“The changes have meant that municipal politicians have a greater influence today than before. Municipal autonomy is accentuated and the state's role and governance disappear.”
The picture of collaboration that Anna describes after studying the material from the 70 municipalities in her survey is that there is no uniform method for how collaboration with citizens should take place. Only seven municipalities have a handbook that they follow.
“I see differences in different municipalities. There is no framework for the citizen dialogues and the evaluation is unclear. The result is that it takes too long from initiating the plan to finish it. There is always a trade-off between giving influence, but not increasing the possibility of an appeal process. This is a learning process”, says Anna.
According to Anna, there are questions about how the municipalities make use of the results and how the content from the citizens is returned to the planning processes.
“The sooner this is done, the better. As it is now, participation from the citizens is cracking. The citizen dialogue is not perceived as a concrete opportunity for influence. Everything is perceived as decided and the process instead becomes a game for the galleries.”
While the general plans have a time horizon of 15-20 years, the detailed plans have a certain implementation time and are valid until they are changed. At the same time, there is criticism that it takes too much time to produce detailed plans, often due to appeals.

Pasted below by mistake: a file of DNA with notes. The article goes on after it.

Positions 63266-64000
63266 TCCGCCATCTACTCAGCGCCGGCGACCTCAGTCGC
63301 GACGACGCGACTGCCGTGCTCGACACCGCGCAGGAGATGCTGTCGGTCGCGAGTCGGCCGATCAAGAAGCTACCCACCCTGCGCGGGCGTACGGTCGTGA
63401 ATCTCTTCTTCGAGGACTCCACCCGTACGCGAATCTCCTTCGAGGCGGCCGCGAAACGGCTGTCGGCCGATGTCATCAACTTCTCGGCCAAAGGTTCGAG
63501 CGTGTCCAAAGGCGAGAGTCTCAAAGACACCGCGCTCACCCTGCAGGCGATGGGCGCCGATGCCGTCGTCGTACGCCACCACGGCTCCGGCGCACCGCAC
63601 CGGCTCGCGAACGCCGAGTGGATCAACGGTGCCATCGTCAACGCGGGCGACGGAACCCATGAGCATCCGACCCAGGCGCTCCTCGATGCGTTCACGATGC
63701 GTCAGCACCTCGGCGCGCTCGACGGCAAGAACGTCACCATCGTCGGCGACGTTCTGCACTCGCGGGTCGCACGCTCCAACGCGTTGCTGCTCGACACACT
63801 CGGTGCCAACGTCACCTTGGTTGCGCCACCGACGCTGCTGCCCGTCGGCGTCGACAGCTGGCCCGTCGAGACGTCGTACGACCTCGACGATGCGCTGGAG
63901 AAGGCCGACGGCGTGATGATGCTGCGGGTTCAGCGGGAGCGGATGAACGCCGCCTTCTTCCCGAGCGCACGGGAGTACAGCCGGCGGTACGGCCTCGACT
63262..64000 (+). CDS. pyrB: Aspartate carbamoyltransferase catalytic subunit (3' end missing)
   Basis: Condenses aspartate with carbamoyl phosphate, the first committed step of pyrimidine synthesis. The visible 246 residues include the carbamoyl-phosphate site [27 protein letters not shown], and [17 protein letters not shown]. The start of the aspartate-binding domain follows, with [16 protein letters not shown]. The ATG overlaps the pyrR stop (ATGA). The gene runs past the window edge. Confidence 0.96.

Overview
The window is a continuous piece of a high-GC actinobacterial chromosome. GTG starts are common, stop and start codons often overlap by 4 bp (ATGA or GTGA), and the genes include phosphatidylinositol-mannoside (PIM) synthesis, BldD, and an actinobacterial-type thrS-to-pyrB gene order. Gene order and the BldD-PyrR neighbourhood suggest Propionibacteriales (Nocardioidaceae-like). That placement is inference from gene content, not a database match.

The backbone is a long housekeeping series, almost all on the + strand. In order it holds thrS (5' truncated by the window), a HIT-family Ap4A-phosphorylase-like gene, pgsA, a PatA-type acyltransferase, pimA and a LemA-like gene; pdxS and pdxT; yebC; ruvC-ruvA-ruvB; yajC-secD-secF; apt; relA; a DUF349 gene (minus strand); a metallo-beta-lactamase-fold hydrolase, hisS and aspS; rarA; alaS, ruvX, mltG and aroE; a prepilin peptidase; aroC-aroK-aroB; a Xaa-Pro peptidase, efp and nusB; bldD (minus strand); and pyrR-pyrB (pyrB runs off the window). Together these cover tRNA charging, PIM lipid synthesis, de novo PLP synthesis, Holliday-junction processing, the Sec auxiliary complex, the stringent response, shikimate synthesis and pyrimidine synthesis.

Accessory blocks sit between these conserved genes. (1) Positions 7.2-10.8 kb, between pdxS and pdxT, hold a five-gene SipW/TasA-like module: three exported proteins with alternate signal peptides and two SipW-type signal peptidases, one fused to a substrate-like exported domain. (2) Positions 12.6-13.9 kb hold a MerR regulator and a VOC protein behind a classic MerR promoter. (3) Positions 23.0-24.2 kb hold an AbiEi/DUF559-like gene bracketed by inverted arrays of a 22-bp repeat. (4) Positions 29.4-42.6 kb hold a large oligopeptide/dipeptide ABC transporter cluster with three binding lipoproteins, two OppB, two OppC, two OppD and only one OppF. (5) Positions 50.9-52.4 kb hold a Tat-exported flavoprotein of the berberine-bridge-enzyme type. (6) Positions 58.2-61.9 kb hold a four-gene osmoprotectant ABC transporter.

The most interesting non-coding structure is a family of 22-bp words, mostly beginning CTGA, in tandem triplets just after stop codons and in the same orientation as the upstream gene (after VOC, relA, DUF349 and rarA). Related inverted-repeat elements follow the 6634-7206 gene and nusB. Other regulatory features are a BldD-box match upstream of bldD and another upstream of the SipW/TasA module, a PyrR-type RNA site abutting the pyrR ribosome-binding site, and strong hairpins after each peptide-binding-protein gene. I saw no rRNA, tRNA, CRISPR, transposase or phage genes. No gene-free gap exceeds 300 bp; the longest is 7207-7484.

Anna believes that an intermediate step for consultation, between the general plan and the detailed plan, is missing. She also believes that the municipalities must get better at doing what is stated in the Planning and Building Act, PBL. As of now, PBL is often perceived as an obstacle.
At the same time, she admits that the material is complex.
“It is clear that the legislation is the basis, but the application is made difficult by the fact that plan theories and democratic approaches in practice do not match the law. ”
The citizen dialogue can take different shapes. Anna gives an example from England.
“There, one thousand citizens gathered during a weekend for a dialogue and a workshop. It worked great!”
Which municipalities do you think are the best ones, when it comes to the citizen dialogue?
“The municipalities that follow the national legislation that we have. It is politicians who own the issue, but the role of civil servants is very important, they must support and prepare. Then there are politicians who say that they will challenge the legislation in order to see where the limits are. The best municipalities are those that know what they want to have a citizen dialogue about and why and use the results constructively.
Text & photo: Magnus Atterfors
This is the 37th article in the School of Architecture and the Built Environment's series of articles on selected research, education or collaboration initiatives from each department. You can find the previous articles here: Archive